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‘Poisonous Pair’

The AH1Z and UH1Y combine on the Pacific Coast with HMLA-169.

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As the AH-1Z Viper replaces the proven but dated AH-1W Super Cobra and the new UH-1Y Venom is in full production to replace the USMC’s fleet of aging 1970’s era UH-1N Iroquois, HMLA-169 will soon become the USMC’s first Pacific full-squadron deployment to operate both new types. 

As the Operation Enduring Freedom (OEF) drawdown continues to progress, Marine Light Attack Helicopter squadron HMLA-169 will deploy to Okinawa, Japan – probably during the summer of 2015 - and be the first frontline squadron equipped entirely with the combination of AH-1Z (Zulu) and UH-1Y (Yankee) to deploy back into the Pacific region. The length of deployment is likely to be six or seven months, a fairly standard period for USMC squadron overseas deployments.

The outgoing twin-engine Bell AH-1W Super Cobra is a well-proven evolution of the original single engine Bell AH-1 Cobra, itself developed from - and retaining much parts commonality with - the original UH-1 Iroquois. The AH-1Z, however, represents a major step up from the AH-1W (Whiskey) and is a more revolutionary than evolutionary change, although repeating the past in the way it shares a very high commonality with the equally massively upgraded UH-1Y. Advances boasted by the Zulu include an aerodynamically improved fuselage and an avionics/electronics package that is vastly more capable. A six-display glass cockpit is standard and the automatic flight control system (AFCS) integrates with the imbedded GPS/INS to decrease pilot workload. The Thales supplied ‘Optimized Top Owl’ helmet system comes complete with a day/night HUD that overlays weapons and navigation information, while the Lockheed Martin AAQ-30 Target Sight System (TSS) incorporates a FLIR, digital color TV camera and a laser designator. A new bearingless, rigid four-bladed composite rotor is shared with the Yankee variant and offers substantial gains in maneuverability, handling and cruise speed. It also boasts better battle-damage tolerance – tolerating hits from up to 23mm rounds, while comprising 75% fewer parts than conventional articulated rotors. The move from T700-401 GE engines to the T700-401Cs provides a boost in power from 1680 to 1830shp for each engine. Typical cruise speed in combat configuration is 135-140kts, with a maximum dash speed in the vicinity of 180kts.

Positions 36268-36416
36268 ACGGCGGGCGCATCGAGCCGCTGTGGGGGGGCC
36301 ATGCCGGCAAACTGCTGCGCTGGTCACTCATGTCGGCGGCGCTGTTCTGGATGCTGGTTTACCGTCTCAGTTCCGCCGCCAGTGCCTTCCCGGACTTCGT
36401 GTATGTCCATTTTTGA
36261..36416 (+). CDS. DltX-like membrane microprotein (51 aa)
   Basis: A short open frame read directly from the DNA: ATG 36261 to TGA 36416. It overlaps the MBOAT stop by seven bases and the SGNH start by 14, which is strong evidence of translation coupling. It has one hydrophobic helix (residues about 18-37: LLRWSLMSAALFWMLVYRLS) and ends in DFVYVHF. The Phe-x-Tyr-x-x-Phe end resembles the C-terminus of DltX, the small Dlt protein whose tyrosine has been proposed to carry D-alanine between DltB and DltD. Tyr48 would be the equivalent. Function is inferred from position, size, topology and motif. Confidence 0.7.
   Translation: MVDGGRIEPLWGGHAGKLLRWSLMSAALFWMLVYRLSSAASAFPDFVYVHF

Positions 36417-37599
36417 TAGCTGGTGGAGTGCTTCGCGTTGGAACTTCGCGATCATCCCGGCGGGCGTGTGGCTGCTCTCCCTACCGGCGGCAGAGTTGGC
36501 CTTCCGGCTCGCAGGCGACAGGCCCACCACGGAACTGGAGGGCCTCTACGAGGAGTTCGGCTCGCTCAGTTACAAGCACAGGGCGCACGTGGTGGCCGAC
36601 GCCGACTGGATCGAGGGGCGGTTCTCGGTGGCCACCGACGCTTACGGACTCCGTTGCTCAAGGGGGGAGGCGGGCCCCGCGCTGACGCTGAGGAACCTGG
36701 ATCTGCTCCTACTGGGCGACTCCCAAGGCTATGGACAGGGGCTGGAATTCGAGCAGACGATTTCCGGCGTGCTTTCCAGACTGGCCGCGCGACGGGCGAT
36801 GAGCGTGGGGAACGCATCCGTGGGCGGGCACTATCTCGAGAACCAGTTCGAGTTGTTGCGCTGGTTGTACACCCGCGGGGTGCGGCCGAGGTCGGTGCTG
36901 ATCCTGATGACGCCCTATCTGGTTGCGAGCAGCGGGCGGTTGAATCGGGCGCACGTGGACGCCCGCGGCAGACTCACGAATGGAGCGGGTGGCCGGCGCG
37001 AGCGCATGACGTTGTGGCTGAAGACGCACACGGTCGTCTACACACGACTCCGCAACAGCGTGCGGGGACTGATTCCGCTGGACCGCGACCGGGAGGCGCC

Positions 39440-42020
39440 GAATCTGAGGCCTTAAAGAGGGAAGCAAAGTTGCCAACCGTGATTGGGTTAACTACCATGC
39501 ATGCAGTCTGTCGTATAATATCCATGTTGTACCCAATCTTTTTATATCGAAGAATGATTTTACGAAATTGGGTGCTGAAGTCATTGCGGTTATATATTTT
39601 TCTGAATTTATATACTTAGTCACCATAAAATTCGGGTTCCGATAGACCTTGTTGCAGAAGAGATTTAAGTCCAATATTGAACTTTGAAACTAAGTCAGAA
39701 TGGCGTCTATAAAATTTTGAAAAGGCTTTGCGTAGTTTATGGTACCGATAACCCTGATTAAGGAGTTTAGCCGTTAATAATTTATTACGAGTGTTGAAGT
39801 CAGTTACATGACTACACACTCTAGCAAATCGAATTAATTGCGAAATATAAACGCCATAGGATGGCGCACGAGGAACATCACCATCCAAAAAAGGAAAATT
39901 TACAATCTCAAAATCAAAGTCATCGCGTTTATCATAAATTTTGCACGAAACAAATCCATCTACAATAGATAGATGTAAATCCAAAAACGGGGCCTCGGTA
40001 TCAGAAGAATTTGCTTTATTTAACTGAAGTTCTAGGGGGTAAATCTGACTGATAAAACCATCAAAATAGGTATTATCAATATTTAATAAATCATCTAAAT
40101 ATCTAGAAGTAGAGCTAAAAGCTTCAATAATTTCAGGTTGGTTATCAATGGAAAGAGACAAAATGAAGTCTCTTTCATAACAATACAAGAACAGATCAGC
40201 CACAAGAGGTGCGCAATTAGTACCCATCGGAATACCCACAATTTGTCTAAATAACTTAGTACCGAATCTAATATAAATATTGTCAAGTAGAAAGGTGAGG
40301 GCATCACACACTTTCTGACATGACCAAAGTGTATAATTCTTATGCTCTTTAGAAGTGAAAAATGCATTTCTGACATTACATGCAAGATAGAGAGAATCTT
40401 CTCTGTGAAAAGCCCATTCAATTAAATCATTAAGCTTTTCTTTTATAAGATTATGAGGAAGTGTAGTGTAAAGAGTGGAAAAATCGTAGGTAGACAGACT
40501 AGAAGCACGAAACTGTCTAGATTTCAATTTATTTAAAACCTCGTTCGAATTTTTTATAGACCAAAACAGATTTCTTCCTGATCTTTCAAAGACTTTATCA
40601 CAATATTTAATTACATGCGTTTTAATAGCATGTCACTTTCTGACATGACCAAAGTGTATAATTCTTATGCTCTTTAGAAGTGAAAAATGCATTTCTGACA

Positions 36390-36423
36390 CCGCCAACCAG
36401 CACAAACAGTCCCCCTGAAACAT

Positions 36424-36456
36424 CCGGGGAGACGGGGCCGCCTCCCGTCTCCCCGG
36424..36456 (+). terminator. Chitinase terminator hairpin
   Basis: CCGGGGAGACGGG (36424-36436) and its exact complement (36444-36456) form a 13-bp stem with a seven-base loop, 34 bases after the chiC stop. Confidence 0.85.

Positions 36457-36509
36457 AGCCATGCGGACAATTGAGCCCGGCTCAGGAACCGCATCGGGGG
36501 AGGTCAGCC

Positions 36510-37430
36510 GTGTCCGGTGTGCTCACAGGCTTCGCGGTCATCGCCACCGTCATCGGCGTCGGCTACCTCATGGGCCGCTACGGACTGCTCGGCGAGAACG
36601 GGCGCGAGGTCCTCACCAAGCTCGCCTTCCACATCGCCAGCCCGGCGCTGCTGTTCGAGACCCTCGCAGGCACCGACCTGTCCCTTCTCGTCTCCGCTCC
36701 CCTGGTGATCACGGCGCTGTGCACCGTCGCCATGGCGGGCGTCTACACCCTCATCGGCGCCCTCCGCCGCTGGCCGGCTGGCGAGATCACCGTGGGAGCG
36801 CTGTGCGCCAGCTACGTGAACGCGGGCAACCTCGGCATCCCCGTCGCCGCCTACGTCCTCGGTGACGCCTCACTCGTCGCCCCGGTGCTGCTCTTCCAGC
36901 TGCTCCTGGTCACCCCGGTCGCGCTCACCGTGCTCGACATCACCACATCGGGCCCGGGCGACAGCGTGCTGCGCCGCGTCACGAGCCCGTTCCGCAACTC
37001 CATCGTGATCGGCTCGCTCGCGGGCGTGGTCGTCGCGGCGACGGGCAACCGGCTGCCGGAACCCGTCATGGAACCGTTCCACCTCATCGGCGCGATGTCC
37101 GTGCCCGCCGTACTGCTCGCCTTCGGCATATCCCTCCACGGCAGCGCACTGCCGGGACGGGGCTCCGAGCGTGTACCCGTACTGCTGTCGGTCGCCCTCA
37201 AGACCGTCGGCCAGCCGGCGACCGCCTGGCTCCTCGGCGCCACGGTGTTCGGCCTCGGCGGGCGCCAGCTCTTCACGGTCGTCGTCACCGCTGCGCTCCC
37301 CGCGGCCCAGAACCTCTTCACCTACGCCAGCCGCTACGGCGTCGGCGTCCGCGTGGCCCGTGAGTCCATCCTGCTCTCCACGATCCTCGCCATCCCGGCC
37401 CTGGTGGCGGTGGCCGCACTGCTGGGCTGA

Similarly, the Yankee boasts dramatic improvements over its UH-1N predecessor. The UH-1Y variant’s most noticeable upgrade over previous models is the same four-blade, all-composite rotor system as the Zulu. A 21-inch (530 mm) insert just forward of the main door has been installed for more capacity and it shares the upgraded engines, transmission and digital cockpit of the AH-1Z. Compared to the UH-1N, the Yankee boasts almost 125% increased payload, almost 50% greater range, reduced vibration and higher cruise speed.

HMLA169 – with the very appropriate squadron nickname of ‘Vipers’ - returned from OEF duty in Afghanistan in May 2013, where they had been deployed with a complement of AH-1Ws (Whiskeys) and UH-1Ys. The transition to Zulus had already commenced with some squadron personnel remaining in the US during the OEF deployment and after HMLA-169’s return from Afghanistan the first contingent of squadron pilots went to HMLAT-303 (training) squadron for Zulu conversion, while a few Whiskeys were retained for pilot currency purposes. According to HMLA-169 commanding officer Lieutenant Colonel James M. Isaacs, it took around two and a half months to completely eliminate Whiskeys and be able to totally focus on the new Zulu. As the standard posting for operational commanders is eighteen months, LtCol Isaacs will not be commanding the squadron when it deploys to the Pacific, but it is difficult to imagine a more ideal commander for the transition to the Viper & Venom combination as he served at Headquarters Marine Corps, Department of Aviation, not only as the Attack/Utility Helicopter Plans Officer, but more relevantly as the H-1 Transition Task Force Lead, before being promoted to his current rank In July of 2011. During his career he has amassed over 3,500 flight hours in naval aircraft and his many postings include stints as squadron UH-1N weapons and tactics instructor; UH-1N Division instructor; UH-1N subject matter expert for Defensive Air Combat Maneuvering, Training Management, and Rapid Response Planning at MAWTS-1, then completing his MAWTS-1 tour as UH-1N Division head.

When questioned why the Whiskeys were removed from the Squadron inventory before the full complement of Zulus had arrived, LtCol Isaacs explained that the downside of retaining the disparate types outweighed the small advantage of maintaining a greater number of aircraft on strength. The commonality between the Zulu and the Yankee is an impressive almost 85%, despite their very different appearance and capability, so retaining the older Whiskeys with their much lower level of commonality would involve a much greater demand on squadron resources, particularly in the maintenance department. This is because although the weapons and weapon systems, sensors and fuselages are different on the two new types, they share most major componentry, common subsystems and powertrains.